John Ostborg (age 74)
Leif Nashe (age 76)

Interview undated (ca. 1977)

Concord Oral History Program
Renee Garrelick, Interviewer

John Ostborg and Leif Nashe met on the boat coming to the United States. John was born in Verdal, and Leif was born in Trondheim. John relates the beginning of his life in this country.

As I remember the day, we were met by my father at the pier in Boston, and then we went to Gettner's store, which was a big grocery store in Boston. He bought groceries that we took back to Concord with us. He bought a lot of spaghetti and macaroni which we had around for years because my mother hadn't become acquainted with that type of cookery. Anyway, we came out on the train to the depot in Concord. It was wet and rainy and dark. We walked down Sudbury Road down through the center of town. One thing I distinctly remember is passing the Chinese laundry, which was at that time on the other side of Towle's Market which later became Lars Anderson's store. We walked out Bedford Street to the Dee house or half of the Dee house that my father had rented, which was about 3/4 mile from the center of town. The people on the other side of the house were the Pat McBreens.

It was about two or three weeks later that I started school with my brother in the kindergarten at the old Emerson School which is now the youth center. I was too old for the kindergarten so they sent me over to the first grade. I was 8 years old going on 9 and this was December, 1912. I didn't like first grade so I went back to kindergarten. Of course, at that time I was learning English faster than the teachers were learning Norwegian but I still couldn't communicate. There happened to be a Norwegian woman working upstairs in the cooking school-cafeteria arrangement that they had up there, and she was brought down to speak with me and talk me into going back to the first grade. One reason why I came back to the kindergarten was that I didn't have anybody to talk with in the first grade where at least I could speak with my brother in the kindergarten. So, I went back to the first grade and then I started to learn English reading "Chicken Little" and all that kind of stuff.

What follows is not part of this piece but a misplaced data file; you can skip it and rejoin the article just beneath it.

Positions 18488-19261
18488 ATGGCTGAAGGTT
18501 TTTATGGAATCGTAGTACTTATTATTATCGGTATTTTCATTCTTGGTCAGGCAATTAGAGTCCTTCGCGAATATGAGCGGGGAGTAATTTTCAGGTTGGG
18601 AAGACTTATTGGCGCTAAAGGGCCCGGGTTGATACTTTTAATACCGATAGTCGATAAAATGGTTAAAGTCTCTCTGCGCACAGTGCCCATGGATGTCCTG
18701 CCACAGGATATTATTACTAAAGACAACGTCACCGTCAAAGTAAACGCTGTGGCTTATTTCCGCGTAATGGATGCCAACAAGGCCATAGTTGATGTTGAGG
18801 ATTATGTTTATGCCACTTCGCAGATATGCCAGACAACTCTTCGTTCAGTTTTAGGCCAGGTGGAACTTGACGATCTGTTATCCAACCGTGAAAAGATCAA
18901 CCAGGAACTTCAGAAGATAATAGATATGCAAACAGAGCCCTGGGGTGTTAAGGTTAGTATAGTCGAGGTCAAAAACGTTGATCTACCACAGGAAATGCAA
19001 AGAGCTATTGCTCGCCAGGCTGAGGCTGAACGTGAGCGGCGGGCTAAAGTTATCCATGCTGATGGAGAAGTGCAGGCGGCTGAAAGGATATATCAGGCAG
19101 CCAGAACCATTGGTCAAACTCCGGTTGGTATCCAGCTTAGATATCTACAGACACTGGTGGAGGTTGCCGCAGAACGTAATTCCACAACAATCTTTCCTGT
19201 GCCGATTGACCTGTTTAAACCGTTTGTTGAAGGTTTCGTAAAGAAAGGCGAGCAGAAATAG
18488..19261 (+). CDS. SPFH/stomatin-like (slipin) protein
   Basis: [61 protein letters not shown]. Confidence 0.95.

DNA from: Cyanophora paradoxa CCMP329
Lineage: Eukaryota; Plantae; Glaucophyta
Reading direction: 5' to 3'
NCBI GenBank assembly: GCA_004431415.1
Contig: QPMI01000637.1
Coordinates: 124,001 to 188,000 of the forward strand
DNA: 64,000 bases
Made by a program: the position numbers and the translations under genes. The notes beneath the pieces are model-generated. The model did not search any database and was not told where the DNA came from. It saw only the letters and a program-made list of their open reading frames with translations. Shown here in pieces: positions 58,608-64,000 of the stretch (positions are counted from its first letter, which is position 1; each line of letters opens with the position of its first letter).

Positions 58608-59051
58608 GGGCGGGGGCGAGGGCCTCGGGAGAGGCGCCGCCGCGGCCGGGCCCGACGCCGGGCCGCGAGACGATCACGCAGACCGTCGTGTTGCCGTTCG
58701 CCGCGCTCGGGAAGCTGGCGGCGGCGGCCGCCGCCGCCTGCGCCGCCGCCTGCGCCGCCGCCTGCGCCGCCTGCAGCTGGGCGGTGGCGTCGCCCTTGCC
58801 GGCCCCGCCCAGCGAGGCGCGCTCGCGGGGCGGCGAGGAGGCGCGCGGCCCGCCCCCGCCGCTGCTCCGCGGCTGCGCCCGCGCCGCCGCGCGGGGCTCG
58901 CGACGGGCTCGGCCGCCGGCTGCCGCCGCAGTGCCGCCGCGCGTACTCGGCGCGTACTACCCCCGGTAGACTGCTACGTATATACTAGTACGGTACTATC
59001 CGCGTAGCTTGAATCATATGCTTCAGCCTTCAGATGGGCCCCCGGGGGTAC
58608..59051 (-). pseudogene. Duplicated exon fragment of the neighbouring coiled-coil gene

We went to two churches. There was a Scandinavian group operating in the vestry of the Congregational Church led by a lay minister, who had a shoe store on Main Street right beside where the Boyd Agency is now. We celebrated all the holidays with them and was sent to Sunday School at the Congregational Church. We also went to the Norwegian-Danish Methodist Church up on Thoreau Street almost on the corner of Hubbard Street, which is now an apartment house. We were associated with them all the time we were in Concord. We celebrated holidays with them and went to Sunday School too so we had it double. The third church was an offshoot of the Congregational Church down on Lang Street called the Free Church. This was about 1920-21.

How and when were skis introduced to Concord? Leif Nashe remembers being told by Lars Petersen before he died that skis came to this country in 1873. In 1876 there was a lot of snow and Lars made a pair of skis. He hadn't seen skis in Concord before that, they were all snowshoes. So skiing became very popular. Ski bindings became Leif Nashe's business. Leif was a leading skier in Concord forming an informal ski jumping group that met in Concord, Lincoln, and Belmont.

The Scandavians in Concord were quite well defined, John explains. That was brought about because of the first generation, who had a somewhat different culture from the New England culture and from the English culture. As those people began to die off, the second and third generations melded into the mean Anglo-Saxon group because racially they were quite the same.

Text mounted 8 May 2013. RCWH.